So, “you have to pay” to connect to the internet is actually a monetary idealogy (what? some people want to make money? who knew!). Of course, if we want a computer network we have to manufacture the hardware (the computers, cables, WiFi tech, etc). Thus far, this post has been amoral. In other words, “making money” is an amoral statement. Some people make money in sincere ways (i.e., an “honest John”) and others don’t (e.g., low levels of honesty-humility - a personality dimension). And of course, due to different personality characteristics and differing social circumstances (e.g., ideologies, politics, economics), those that “don’t” vary in their methods.

However, my initial question was related to VPNs. The only way that VPNs could be secure would be if the data was end-to-end encrypted (i.e., “secure” in the context that the ISP could not unscramble the data & that the VPN really didn’t keep logs. i.e., didn’t record or monitor a person’s personal data). Scrambled data out, scrambled data in. In other words, all the data that passed through the network was scrambled and the only way to “see” the unscrambled data was to either have the “key” or to hack the “key” (or hack the computer - therefore gain access to the "key).

To quote Mullvad VPN “In all of our servers, we have specified default configurations and orders of priority for encryption to provide the strongest encryption available for each tunnel protocol”

So, technical “jargon” aside (i.e., the lexicon of computer science), I assume that means that once I installed the Mullvad VPN App on a PC or phone, all the (incoming & outgoing) data is scrambled. However, to reiterate, in this context, if the scrambled data is either traveling directly to the Mullvad servers (computers), then what’s the point of the ISP? (middle person[s]). Of course, if we had a P2P encrypted private network (as described, or even if the ISP used encryption technology (i.e., security was built into the system by intentional design), then we would not need VPNs. Of course, generally speaking, security isn’t built in by design due to profit incentives and political ideologies. For example, governments & corporations that seek (in part) to profit from, rule, and manipulate, not serve, the citizens of a democracy. And in the context of autocracy - the individual’s privacy isn’t a (state) value. Unless that is, that individual is part of the autocratic “establishment” (i.e., an authoritarian regime that uses social oppression to sustain its social norms and values).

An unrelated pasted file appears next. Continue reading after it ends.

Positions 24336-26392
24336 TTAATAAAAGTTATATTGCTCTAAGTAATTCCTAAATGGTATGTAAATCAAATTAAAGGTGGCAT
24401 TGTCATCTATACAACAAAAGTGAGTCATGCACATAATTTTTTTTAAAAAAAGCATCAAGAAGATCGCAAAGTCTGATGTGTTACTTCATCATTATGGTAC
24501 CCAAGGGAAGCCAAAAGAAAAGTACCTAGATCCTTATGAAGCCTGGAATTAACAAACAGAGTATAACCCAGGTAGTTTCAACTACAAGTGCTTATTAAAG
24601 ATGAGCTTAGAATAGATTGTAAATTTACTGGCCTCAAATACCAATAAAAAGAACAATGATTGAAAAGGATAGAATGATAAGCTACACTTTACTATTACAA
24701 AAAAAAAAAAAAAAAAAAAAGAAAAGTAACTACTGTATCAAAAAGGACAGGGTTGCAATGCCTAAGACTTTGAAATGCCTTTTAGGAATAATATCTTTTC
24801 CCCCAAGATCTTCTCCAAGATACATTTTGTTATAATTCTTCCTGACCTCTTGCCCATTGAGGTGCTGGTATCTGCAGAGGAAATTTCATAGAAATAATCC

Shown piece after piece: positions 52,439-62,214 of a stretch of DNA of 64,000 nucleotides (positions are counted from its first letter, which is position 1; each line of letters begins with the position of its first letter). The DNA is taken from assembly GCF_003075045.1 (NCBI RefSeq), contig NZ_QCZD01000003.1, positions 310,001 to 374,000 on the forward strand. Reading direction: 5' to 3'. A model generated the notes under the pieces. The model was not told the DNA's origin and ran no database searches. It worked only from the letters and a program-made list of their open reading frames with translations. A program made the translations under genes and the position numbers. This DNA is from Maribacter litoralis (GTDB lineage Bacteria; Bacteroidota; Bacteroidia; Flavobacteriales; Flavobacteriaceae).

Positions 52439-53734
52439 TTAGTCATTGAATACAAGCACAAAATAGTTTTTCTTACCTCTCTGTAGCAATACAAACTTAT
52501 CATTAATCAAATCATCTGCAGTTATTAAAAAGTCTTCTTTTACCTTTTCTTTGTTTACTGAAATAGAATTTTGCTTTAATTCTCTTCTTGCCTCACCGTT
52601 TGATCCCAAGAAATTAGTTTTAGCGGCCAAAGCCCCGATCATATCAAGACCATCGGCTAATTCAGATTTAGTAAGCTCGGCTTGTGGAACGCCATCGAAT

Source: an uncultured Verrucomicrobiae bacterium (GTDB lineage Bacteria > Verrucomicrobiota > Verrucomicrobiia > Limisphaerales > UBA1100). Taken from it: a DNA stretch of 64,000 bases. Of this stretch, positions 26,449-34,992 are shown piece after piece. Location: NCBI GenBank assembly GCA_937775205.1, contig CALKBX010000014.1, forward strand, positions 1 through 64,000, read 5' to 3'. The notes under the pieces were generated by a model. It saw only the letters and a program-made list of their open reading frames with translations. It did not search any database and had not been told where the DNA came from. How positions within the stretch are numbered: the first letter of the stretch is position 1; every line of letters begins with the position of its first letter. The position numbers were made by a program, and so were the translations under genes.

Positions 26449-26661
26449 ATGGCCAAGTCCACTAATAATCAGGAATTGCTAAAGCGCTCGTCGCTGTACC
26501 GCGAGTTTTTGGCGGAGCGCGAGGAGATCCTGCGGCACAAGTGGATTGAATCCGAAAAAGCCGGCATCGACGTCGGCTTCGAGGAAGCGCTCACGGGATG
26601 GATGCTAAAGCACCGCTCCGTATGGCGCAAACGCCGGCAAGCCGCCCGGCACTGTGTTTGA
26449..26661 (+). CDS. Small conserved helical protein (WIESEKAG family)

@Bongo I assume when you mentioned;

Edit: I assume that the VPN software on the computer or phone encrypts the data going “out”

You are talking about Advanced Privacy?

Advanced Privacy is TOR, not a VPN.

It was mentioned before, the ISP only sees the VPN nothing else.

Don’t drive yourself crazy, just go with Mullvad, they are one of the best out there, when it comes to a Paying VPN Service, and being located in Sweden they are very security/safety/privacy minded.

But if you’re all paranoid about the Prying Eyes, sure the EU isn’t so great, but Mullvad is good, and they don’t log, you’re safe with them. :slight_smile:

Obviously, you like to phrase ! Anyway, it’s funny to read.

For the ISP, as its name says, it provides the service of delivering an access to internet at your home. So, as you said, you pay for that. You pay to gain access to internet.

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By the way the is some ISP who are provided by association and are kind of different from big ISP loke orange, sfr or buygue (french example).
There are a lot of ISP if you take the time to find them.

Do you know if the FDN now delivers access to internet through optical fiber ? Last times I checked, they didn’t. Only ADSL.

I don’t know, it would be great but i don’t check ont their website